Page 03

It was so now; but the more

part melted away incontinent until but three were left. One was a

girl; she was dressed like a lady, and had a screen of the Drummond

colours on her head; but her comrades or (I should say) followers

were ragged gillies, such as I had seen the matches of by the dozen

in my Highland journey. They all spoke together earnestly in

Gaelic, the sound of which was pleasant in my ears for the sake of

Alan; and, though the rain was by again, and my porter plucked at

me to be going, I even drew nearer where they were, to listen. The

lady scolded sharply, the others making apologies and cringeing

before her, so that I made sure she was come of a chief's house.

All the while the three of them sought in their pockets, and by

what I could make out, they had the matter of half a farthing among

the party; which made me smile a little to see all Highland folk

alike for fine obeisances and empty sporrans.

It chanced the girl turned suddenly about, so that I saw her face

for the first time. There is no greater wonder than the way the

face of a young woman fits in a man's mind, and stays there, and he

could never tell you why; it just seems it was the thing he wanted.

She had wonderful bright eyes like stars, and I daresay the eyes

had a part in it; but what I remember the most clearly was the way

her lips were a trifle open as she turned. And, whatever was the

cause, I stood there staring like a fool. On her side, as she had

not known there was anyone so near, she looked at me a little

longer, and perhaps with more surprise, than was entirely civil.

It went through my country head she might be wondering at my new

clothes; with that, I blushed to my hair, and at the sight of my

colouring it is to be supposed she drew her own conclusions, for

she moved her gillies farther down the close, and they fell again

to this dispute, where I could hear no more of it.

I had often admired a lassie before then, if scarce so sudden and

strong; and it was rather my disposition to withdraw than to come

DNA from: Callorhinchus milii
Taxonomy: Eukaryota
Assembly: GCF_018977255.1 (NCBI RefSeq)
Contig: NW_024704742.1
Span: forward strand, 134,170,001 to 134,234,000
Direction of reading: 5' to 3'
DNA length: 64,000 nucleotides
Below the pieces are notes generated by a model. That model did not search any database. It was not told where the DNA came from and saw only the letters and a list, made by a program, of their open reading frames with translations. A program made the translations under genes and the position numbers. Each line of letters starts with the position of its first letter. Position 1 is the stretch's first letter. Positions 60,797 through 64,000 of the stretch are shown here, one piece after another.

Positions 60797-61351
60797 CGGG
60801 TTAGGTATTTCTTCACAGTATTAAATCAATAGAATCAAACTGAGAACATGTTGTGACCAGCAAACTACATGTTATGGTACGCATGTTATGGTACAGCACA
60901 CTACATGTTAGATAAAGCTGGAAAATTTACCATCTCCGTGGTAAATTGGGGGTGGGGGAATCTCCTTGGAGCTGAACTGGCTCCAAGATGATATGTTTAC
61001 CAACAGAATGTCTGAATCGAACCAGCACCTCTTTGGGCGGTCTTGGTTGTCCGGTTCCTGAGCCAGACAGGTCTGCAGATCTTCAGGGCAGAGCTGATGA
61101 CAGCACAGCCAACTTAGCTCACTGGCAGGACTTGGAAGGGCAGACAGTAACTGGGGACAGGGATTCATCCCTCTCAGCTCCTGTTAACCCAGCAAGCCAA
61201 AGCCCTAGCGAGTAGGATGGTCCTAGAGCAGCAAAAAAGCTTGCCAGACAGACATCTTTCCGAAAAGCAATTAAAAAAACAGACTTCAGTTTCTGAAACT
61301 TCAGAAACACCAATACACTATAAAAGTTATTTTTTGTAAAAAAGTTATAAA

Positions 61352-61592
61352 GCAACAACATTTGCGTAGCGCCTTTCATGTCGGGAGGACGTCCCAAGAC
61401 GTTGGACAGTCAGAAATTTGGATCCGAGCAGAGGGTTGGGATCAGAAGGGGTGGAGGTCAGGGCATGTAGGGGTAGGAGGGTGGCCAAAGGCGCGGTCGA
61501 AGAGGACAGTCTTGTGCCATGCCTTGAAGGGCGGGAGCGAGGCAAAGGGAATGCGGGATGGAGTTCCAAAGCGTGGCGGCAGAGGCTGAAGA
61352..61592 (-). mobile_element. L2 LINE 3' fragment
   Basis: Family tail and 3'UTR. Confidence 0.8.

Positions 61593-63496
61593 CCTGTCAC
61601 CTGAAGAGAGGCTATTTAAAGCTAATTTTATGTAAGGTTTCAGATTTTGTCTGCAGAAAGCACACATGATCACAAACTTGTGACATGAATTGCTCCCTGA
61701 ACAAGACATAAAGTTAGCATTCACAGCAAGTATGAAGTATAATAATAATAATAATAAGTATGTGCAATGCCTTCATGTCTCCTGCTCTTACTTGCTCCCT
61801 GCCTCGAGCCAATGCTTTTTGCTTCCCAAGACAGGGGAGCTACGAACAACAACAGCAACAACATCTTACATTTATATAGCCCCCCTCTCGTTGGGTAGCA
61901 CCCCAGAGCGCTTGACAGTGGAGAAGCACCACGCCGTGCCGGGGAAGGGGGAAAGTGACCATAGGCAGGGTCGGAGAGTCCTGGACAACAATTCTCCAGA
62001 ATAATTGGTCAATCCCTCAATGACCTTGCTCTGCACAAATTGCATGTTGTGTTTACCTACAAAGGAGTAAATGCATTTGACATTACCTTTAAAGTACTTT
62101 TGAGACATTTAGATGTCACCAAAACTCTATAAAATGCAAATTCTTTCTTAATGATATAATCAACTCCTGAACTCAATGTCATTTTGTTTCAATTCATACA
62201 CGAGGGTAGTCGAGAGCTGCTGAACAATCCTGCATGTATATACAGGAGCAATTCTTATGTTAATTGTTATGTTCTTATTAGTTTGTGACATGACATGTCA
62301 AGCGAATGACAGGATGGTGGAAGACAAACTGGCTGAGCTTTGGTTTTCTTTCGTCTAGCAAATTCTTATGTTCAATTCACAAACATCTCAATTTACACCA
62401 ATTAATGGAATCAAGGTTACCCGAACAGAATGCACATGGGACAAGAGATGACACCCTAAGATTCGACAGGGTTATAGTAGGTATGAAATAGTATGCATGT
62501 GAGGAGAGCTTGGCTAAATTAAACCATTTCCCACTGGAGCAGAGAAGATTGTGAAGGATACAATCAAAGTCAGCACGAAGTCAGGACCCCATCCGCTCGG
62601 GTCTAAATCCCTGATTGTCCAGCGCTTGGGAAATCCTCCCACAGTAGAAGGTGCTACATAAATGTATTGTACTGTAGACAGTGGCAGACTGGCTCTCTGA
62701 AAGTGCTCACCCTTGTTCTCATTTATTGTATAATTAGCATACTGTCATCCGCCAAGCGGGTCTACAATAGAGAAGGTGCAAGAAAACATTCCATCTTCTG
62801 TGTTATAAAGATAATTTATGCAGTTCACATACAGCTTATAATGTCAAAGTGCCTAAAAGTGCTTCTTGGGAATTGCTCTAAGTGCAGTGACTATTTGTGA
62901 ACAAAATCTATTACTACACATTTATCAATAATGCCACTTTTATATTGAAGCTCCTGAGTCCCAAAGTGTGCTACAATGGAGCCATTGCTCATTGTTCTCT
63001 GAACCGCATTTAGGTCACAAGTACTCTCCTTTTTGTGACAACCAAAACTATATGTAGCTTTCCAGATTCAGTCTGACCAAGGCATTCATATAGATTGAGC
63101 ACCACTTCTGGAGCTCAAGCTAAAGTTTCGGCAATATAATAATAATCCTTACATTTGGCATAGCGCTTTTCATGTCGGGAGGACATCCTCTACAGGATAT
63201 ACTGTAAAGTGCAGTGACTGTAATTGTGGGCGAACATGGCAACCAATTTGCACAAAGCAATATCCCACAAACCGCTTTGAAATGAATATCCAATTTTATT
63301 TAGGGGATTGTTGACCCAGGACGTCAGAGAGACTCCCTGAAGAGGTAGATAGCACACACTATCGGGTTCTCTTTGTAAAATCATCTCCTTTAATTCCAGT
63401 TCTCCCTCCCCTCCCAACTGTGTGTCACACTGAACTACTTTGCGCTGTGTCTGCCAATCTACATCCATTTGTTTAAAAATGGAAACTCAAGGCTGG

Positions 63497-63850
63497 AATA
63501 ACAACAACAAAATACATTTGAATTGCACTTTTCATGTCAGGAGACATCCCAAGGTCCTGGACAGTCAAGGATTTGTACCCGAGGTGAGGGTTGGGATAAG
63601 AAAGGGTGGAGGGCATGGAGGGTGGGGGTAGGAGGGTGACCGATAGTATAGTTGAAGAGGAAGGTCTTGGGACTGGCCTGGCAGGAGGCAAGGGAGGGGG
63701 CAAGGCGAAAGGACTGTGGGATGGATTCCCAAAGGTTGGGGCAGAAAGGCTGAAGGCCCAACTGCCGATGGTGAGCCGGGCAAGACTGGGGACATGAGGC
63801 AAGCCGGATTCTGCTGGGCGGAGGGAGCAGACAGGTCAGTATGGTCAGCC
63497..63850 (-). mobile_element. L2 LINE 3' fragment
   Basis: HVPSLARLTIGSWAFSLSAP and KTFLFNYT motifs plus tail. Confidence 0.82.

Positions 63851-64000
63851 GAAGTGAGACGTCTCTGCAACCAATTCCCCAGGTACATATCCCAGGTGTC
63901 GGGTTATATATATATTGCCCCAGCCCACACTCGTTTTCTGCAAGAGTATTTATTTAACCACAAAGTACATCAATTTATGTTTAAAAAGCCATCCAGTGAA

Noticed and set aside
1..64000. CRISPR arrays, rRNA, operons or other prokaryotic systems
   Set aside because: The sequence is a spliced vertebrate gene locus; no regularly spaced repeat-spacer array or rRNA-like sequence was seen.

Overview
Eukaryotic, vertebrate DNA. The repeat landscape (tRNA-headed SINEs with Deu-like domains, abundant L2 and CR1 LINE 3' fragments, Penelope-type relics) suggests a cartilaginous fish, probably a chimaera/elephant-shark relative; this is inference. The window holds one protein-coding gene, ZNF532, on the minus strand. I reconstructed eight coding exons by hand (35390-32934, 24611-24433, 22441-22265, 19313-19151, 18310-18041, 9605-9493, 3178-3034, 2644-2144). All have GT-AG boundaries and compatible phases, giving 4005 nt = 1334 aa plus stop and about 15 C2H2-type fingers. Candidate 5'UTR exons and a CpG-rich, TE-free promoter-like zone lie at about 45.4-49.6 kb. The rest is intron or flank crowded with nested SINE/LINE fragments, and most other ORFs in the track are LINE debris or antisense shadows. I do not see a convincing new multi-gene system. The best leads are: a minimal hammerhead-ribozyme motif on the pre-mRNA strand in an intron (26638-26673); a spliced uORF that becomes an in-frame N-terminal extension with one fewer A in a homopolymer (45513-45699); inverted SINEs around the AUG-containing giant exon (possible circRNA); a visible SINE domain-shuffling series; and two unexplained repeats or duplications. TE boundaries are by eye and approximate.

forward, for I was much in fear of mockery from the womenkind. You

would have thought I had now all the more reason to pursue my

common practice, since I had met this young lady in the city

street, seemingly following a prisoner, and accompanied with two

very ragged indecent-like Highlandmen. But there was here a

different ingredient; it was plain the girl thought I had been

prying in her secrets; and with my new clothes and sword, and at

the top of my new fortunes, this was more than I could swallow.

The beggar on horseback could not bear to be thrust down so low,

or, at least of it, not by this young lady.

I followed, accordingly, and took off my new hat to her the best

that I was able.

"Madam," said I, "I think it only fair to myself to let you

understand I have no Gaelic. It is true I was listening, for I

have friends of my own across the Highland line, and the sound of

that tongue comes friendly; but for your private affairs, if you

had spoken Greek, I might have had more guess at them."

She made me a little, distant curtsey. "There is no harm done,"

said she, with a pretty accent, most like the English (but more

agreeable). "A cat may look at a king."

"I do not mean to offend," said I. "I have no skill of city

manners; I never before this day set foot inside the doors of

Edinburgh. Take me for a country lad--it's what I am; and I would

rather I told you than you found it out."

"Indeed, it will be a very unusual thing for strangers to be

speaking to each other on the causeway," she replied. "But if you

are landward {2} bred it will be different. I am as landward as

yourself; I am Highland, as you see, and think myself the farther

from my home."

"It is not yet a week since I passed the line," said I. "Less than

a week ago I was on the braes of Balwhidder."

"Balwhither?" she cries. "Come ye from Balwhither! The name of it

makes all there is of me rejoice.

Robert Louis Stevenson
Classic Literature Library

All Pages of This Book